A small knot of a dozen people gathered on the Science Center roof on Friday (Oct. 31) to officially dedicate Harvard’s latest teaching telescope, a 16-inch cassegrain telescope built by DFM Engineering in Colorado.
The telescope, which will be used to teach about 100 astronomy students a year, was installed in one of the Science Center’s observatory domes during the summer of 2007 and has been in use for the past year. Friday’s event was an official dedication and unveiling of a plaque in honor of donor Landon Clay, who financed the new instrument.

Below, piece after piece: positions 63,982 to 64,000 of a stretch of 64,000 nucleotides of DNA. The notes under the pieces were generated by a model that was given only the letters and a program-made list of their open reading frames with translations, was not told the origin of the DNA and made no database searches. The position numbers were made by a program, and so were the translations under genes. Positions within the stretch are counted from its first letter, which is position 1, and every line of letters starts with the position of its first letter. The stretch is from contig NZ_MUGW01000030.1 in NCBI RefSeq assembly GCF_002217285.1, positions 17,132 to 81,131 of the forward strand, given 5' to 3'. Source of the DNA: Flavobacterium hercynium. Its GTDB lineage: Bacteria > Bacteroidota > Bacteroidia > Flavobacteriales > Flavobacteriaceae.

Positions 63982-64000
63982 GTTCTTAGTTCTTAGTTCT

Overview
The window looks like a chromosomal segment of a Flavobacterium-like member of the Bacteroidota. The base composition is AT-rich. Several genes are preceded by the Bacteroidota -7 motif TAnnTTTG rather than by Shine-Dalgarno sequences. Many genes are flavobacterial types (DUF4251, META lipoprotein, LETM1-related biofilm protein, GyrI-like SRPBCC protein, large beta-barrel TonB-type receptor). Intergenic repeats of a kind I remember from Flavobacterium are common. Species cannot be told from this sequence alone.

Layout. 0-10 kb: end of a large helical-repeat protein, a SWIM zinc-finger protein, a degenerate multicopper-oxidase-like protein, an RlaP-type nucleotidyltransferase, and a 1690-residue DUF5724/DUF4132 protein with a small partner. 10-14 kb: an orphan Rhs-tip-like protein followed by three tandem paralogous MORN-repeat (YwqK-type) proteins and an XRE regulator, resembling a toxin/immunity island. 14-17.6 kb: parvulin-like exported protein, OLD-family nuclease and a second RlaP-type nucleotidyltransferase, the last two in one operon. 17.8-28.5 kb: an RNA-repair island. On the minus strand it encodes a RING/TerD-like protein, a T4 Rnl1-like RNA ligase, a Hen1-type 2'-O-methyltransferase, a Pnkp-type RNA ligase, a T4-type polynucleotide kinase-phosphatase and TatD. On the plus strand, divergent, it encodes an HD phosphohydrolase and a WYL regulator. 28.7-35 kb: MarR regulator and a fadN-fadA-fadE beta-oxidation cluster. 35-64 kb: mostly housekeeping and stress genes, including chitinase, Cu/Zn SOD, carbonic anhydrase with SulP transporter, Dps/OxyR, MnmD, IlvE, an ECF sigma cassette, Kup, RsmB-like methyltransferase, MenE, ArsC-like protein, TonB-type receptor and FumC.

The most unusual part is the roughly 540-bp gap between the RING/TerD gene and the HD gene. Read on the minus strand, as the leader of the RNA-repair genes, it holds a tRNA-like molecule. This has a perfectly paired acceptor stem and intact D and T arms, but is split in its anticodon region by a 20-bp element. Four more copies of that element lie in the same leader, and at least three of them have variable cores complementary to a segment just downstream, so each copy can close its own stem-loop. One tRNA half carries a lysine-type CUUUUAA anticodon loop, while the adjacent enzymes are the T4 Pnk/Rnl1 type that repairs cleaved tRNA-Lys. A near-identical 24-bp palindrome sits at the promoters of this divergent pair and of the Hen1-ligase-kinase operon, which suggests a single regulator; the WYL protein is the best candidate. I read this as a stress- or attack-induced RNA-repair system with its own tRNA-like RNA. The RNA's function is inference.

The new telescope replaces an aging, similar-sized Meade telescope that will be moved to the Center for Astrophysics and used for public observing.
Paine Professor of Practical Astronomy Jonathan Grindlay, who uses the telescope in his class, said the new instrument is faster and, though it is similarly sized, takes sharper pictures. He presented Clay with a framed collection of images taken through the telescope in the past year, including the Crab Nebula, the Dumbell Nebula, and the comet Holmes.
“This is very memorable and I’m sure it will be well used,” Clay said.